If you were amongst the lucky ones, who saw Kaitlyn Chang’s talk at Forward Festival Vienna (and if not, you can rewatch it here) you surely remember how she entered the stage: with her baby daughter in her arms. With symbolically stressing the problem of being a leading female creative in a man’s world, Kaitlyn Chang of  Accenture Interactive wowed the crowd by speaking about disappearing women from leading positions when having a baby. We had a chat with the woman of the hour!




You just wowed the crowd at Forward Festival. What were your takeaways from your talk and the event?

I am still blown away by the response during and after the event. My post about the talk with a photo of me on stage with the baby received more than 2 million views on Linkedin within one week. I am getting messages from women all over the world about how it resonated with them – especially women who are working mothers themselves, saying that they had also been censoring themselves until now and ‘hid away’ their children, for fear of being seen as unprofessional. Many men have also written saying they had never heard of #motherhoodpenalty before and that it was eye-opening, which was very humbling.
Honestly, I never expected such a huge response – but I think it shows that this is a topic that definitely needs to be talked about more often, and I’m really grateful to Forward Festival for having given me the opportunity to start this discussion.


You spoke about how women disappear from leading positions in the creative scene when getting older or having a baby. How has your creativity changed?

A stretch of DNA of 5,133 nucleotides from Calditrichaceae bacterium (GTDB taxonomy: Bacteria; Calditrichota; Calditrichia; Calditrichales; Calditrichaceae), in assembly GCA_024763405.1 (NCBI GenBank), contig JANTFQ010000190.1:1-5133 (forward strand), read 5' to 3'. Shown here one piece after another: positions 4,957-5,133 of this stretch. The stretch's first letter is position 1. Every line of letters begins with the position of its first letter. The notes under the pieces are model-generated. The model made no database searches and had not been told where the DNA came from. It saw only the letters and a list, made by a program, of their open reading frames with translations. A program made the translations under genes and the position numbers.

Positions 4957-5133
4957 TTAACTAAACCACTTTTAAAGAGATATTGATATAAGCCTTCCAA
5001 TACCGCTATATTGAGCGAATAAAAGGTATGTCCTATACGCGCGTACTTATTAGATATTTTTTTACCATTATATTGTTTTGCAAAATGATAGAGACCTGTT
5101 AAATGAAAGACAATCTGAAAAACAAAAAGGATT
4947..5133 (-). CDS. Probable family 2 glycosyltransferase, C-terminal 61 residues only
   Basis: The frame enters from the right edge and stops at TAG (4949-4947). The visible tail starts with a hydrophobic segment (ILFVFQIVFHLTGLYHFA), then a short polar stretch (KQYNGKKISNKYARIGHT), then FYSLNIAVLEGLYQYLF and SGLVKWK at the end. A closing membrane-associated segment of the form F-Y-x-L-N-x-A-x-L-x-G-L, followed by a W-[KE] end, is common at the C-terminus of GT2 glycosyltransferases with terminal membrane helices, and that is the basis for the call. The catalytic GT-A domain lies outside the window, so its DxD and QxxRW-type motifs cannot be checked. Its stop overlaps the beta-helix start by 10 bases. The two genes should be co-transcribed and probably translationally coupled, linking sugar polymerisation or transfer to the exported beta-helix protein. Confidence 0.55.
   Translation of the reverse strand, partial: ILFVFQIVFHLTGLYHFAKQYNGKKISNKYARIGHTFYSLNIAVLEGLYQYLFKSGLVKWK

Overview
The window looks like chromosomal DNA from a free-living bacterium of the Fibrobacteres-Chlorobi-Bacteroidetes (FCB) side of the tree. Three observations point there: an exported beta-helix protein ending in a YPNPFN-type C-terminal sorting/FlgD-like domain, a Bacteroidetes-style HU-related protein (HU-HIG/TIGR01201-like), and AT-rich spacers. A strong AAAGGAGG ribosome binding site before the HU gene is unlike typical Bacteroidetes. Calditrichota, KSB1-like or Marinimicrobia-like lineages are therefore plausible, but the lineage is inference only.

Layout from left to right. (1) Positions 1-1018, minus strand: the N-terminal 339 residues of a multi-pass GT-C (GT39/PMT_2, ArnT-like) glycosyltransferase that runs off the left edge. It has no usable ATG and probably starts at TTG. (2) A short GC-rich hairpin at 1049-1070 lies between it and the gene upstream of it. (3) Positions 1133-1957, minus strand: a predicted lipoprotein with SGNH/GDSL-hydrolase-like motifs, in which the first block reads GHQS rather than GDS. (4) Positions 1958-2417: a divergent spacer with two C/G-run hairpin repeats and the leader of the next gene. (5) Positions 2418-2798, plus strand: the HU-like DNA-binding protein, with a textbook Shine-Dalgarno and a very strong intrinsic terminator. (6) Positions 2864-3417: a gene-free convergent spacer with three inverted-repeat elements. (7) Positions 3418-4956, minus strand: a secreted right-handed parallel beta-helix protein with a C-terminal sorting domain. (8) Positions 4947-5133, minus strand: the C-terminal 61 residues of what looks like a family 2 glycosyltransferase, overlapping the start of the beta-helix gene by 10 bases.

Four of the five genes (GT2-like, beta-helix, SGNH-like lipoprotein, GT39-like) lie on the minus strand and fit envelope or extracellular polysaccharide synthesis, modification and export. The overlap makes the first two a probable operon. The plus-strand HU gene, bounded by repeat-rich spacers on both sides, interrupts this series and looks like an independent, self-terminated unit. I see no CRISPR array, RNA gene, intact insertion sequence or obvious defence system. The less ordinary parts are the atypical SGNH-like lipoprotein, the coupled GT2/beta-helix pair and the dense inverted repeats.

I can say with conviction – having a baby has not changed my creativity one bit. In the sense that, no, having a baby was no magic potion that somehow sparked up creativity for me (unfortunately!) – but also no, it did NOT make me suddenly lose all my creative juices. I’m the same person with the same professional capabilities as before giving birth, which is why it is strange when you stop and think about the fact that many of us automatically assume older women or moms working in the industry to be somehow “uncool”. They’re not – that’s just an unconscious bias playing tricks on your mind. Remember, we don’t think that about older men/fathers.


(c) Hannah Schierholz


A healthy work-life balance is essential to be creative. What tips do you have to keep the balance?

I think it’s important to know your own priorities and limits very well because this can be different for everyone. I don’t think a healthy work-life balance has to always mean “Only work from 9-5 and then afterward only family” for everybody. For someone, it could mean a lot more family and a bit of work, for someone it could mean more work but supercharged, high-quality family time. I think it’s critical to know what’s really important for you and up to what limit you can “break down” or merge the times required for two different responsibilities so that you feel satisfied and content with your own life.
When you know your own priorities and limits, then the next is being able to set boundaries accordingly and communicating about it clearly to others. I love an email signature footer many of my colleagues use at Accenture, it goes like this: “I am sending you this email at a time that works for me. I do not expect you to respond until regular business hours, or when it suits your own work-life balance. I encourage you to make guiltless work-life choices and support flexible working.”